Review: Dreaming of Rob Ford (East End Performance Crawl)

Dreaming of Rob Ford, about the follies of Toronto’s mayor, kicks off the East End Performance Crawl

Crows Theatre’s East End Performance Crawl opened last night with the world premier of Dreaming of Rob Ford, a monologue created and performed by Mike Daisey.

Daisey is a monologist. He’s famous – or infamous – for The Agony and the Ecstasy of Steve Jobs which led to a scandal that he referred to a couple of times last night.

Local media has had quite a few articles that talk about the scandal but you don’t need to know about it to understand and enjoy Dreaming of Rob Ford. He opened his piece with a definition of schadenfreude that included an explanation of long German words and how they come to exist that was brilliant. Why schadenfreude? Because it’s not the Canadian way. He sees Canadians as reasonable people, emotionally low key and polite. Schadenfreude is new for us.

Dreaming of Rob Ford is only tangentially about Rob Ford. Most of the the show is tangential. Daisey says something that triggers something else and he’s off down that path, riffing on something that caught his attention and then on to something else.

The first half of the show is fast and very funny. Daisey’s humour has a sharp edge that I like. His use of language is impressive. He chooses exactly the right word every time and uses language in a way that we don’t often hear anymore. He made me think of a smart and articulate professor doing a brilliant stand-up piece while sitting at a desk. He said that he isn’t being paid enough to stand up.

I tried to take notes but gave up early in the evening. Daisey’s brain works too fast for my hand. There were a couple of things that I did manage to note. In response to Ford’s lying, he said “He’s an addict. Of course he lied. Addicts lie.” He then said that it’s in the User Manual of Addiction – addicts lie. I love the idea of a User Manual of Addiction.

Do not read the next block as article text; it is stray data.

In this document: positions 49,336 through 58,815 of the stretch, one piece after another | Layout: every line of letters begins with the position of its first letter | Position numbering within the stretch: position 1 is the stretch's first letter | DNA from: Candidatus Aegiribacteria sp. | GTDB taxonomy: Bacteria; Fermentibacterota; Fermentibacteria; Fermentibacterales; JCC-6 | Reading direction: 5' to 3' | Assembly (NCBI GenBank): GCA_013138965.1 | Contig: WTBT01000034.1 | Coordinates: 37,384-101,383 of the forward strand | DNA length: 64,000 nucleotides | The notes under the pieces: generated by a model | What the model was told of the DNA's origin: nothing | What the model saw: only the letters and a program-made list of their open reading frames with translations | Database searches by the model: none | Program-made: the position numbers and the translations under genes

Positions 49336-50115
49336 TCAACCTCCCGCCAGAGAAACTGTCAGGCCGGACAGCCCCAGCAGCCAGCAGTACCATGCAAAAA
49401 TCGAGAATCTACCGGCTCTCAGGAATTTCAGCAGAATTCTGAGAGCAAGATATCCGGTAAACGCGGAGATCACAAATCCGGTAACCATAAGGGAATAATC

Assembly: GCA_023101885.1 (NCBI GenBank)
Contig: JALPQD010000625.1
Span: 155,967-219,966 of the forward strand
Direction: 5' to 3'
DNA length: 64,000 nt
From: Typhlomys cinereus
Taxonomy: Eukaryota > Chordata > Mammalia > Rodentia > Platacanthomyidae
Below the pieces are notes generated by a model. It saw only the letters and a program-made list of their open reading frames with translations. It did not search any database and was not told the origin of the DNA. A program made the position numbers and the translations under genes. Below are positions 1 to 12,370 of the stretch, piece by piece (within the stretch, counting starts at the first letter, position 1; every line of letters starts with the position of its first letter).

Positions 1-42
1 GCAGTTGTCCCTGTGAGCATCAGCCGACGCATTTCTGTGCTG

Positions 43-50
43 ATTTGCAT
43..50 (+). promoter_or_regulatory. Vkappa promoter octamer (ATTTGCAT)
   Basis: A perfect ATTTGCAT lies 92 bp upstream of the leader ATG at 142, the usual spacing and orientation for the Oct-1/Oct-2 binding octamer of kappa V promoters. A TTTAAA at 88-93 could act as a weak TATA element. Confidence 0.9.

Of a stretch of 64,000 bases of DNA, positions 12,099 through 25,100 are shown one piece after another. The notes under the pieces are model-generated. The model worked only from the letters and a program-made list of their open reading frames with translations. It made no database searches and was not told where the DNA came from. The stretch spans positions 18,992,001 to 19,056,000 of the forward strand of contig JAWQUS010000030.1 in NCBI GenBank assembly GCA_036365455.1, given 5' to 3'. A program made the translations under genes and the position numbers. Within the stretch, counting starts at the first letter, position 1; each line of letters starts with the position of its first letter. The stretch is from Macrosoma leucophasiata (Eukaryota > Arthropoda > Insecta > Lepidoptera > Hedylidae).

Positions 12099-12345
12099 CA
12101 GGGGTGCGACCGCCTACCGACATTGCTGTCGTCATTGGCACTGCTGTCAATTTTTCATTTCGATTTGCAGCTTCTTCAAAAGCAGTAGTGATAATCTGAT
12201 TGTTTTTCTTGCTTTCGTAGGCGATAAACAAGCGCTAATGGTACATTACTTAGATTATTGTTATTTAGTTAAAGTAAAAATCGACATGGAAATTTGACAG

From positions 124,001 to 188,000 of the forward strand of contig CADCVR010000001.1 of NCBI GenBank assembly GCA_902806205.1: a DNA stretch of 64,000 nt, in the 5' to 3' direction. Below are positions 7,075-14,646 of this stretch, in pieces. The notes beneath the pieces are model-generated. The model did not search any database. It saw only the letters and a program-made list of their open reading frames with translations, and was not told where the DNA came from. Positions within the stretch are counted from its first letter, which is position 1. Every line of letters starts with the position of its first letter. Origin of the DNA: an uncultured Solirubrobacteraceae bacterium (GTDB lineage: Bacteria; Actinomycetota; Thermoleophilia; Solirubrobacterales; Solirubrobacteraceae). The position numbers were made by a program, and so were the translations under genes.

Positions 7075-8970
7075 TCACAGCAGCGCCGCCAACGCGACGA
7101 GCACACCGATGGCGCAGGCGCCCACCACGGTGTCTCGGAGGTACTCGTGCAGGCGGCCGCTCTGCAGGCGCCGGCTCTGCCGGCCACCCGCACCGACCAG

The second half of the show is a bit slower, a bit darker, still funny but not ‘pee your pants’ funny. Just as well. Two hours of hysterical laughter would be too much. Daisey talks about being asked to come to Toronto to perform in the festival. He says, almost as a throw away line, that it came when he was seriously considering killing himself. He offered to do a show about Rob Ford without knowing much about him, so he read everything he could find about Ford and decided that the way to really understand him was to come to Toronto and smoke crack.

He described driving around with someone from the festival in search of a crack house, and was told “don’t say crack house!” So he refers to it as a house where crack is smoked. He describes the abused Ikea sofa, the drugs served from an Altoids tin, waking up in the morning and not knowing where he was.

Is it true? Did Daisey really smoke crack in Toronto? I don’t know. I don’t think it matters. Whether this was real life or an imagined experience it gave him a context for Rob Ford. I’m a big fan of monologues and Daisey is a master of the genre. It felt as if he was improvising on stage, as if this was all off the cuff, performed without a script. That’s terrific acting.

There are only two more performances of Dreaming of Rob Ford so clear your calendar, buy your tickets, and go see a master at work. Daisey has said that he will only perform the piece in Toronto so act fast.

Details:

  • Dreaming of Rob Ford is playing at the Big Picture Cinema (1035 Gerrard St E.) until May 23rd.
  • Performances are at 8 pm
  • Tickets are $40.00
  • Tickets are available online and at the door.

Photo of Mike Daisey courtesy of the company